William Paterson

Burial Location Visited Constitution Signer Grave #
Menands, New York May 22, 2010 8th Visited


A rare nighttime shot, taken at the                                                             In 1793, President Washington
burial site of the Hon. William                                                                    appointed Paterson to the U.S.
Paterson in Albany Rural Cemetery.                                                            Supreme Court.


My father and I spent nearly an                                                  William Paterson was a key delegate to
hour and a half in the dark trying                                                the Constitutional Convention in 1787, as
to locate Paterson's final resting                                                  it was he who proposed the New Jersey
place.                                                                                       Plan.

                                       *** Interesting Facts ***

* William Paterson, a Founding Father and signer of the U.S. Constitution, took his first breaths on Christmas Eve in 1745. He was not born in any of the 13 colonies but in Ireland, which he emigrated from when he was two years of age. Paterson's father made a living selling household goods such as tinware, and he took his family to several colonies before they finally settled in New Jersey. At the youthful age of 14, William Paterson enrolled at the College of New Jersey, which he earned his B.A. from in 1763. After acquiring his M.A. several years later, he began studying law under the tutelage of Richard Stockton, a prominent New Jersey lawyer who would later sign the Declaration of Independence. 
Paterson was admitted to the bar in 1768 and started his own practice in New Bromley, though he later moved it to Raritan. 

* Not too long after, the inevitable war between Great Britain and its North American colonies erupted. Paterson proved to be a candid patriot, and he was elected to serve in the First Provincial Congress of New Jersey. He recorded New Jersey's first constitution in 1776 while serving as the Congress' secretary. Later on, he became the first attorney general of New Jersey after independence was declared. Paterson remained the attorney general until 1783. Also in that year, Paterson's wife passed away due to complications from childbirth.

* Paterson remarried the following year, and was one of a select few men sent by New Jersey to the Constitutional Convention in 1787. At the convention, a large dispute took place concerning the layout of the government's legislative branch. A delegate from Virginia, James Madison, had drafted a document that proposed the legislature be made up of two houses and that the number of representatives per state be decided by a state's population. That did not sit well with delegates from places like Delaware and New Jersey, as they thought such a plan would prove harmful to smaller states. As a result, William Paterson came up with the New Jersey plan, which proposed a unicameral (one house) legislature in which each state would have equal representation. In the end, Connecticut's Roger Sherman composed a document that was a compromise between Madison and Paterson's plans. The legislature would be composed of two houses, in one of which (the Senate) each state would have equal representation. In the other (the House of Representatives), the number of representatives a state had would be based on its population. Sherman's plan, dubbed "The Great Compromise", was popular and was worked into the U.S. Constitution.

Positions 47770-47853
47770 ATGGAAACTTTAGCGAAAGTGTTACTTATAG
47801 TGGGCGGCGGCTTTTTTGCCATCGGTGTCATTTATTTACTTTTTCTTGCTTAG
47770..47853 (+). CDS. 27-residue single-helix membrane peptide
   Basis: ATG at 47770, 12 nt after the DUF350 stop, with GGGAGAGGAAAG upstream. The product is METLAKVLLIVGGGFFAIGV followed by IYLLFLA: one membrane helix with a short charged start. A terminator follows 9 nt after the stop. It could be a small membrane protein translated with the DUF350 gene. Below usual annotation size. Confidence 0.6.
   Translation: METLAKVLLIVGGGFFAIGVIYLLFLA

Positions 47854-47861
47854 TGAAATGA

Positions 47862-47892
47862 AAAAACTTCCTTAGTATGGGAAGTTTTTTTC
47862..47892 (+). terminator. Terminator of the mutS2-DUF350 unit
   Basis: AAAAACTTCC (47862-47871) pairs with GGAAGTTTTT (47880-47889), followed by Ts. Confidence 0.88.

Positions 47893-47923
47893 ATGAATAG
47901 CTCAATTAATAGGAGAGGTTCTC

* In 1789, two years after signing the Constitution, Paterson began his tenure as a member of Congress. From 1789 until his resignation in 1790, Paterson served in the Senate, which followed his idea of equal representation. The reason Paterson resigned was so that he could begin serving as the governor of New Jersey, as the position had become vacant with the death of William Livingston.

* The Ireland native resigned as the governor of New Jersey as well in 1793 in order to serve as a United States Supreme Court associate justice. He was nominated for the post by George Washington in February of that year, but the president withdrew the nomination the following day, as it violated Article 1, Section 6, Clause 2 of the Constitution. The clause states that no member of the legislative branch can be appointed to a civil office that was created during the term that the member is still serving. Paterson was a member of the Senate in 1789 when the Supreme Court was created, and, though he had resigned from the Senate in 1790, the term he began serving had not yet expired. When it finally did come to its end several days later, Washington re-nominated Paterson, and he was approved. He served as an associate justice until his death in Albany, New York on September 9, 1806.

Spouse: Cornelia Bell Paterson (      - 1783)
               Euphemia White Paterson (      -1822)

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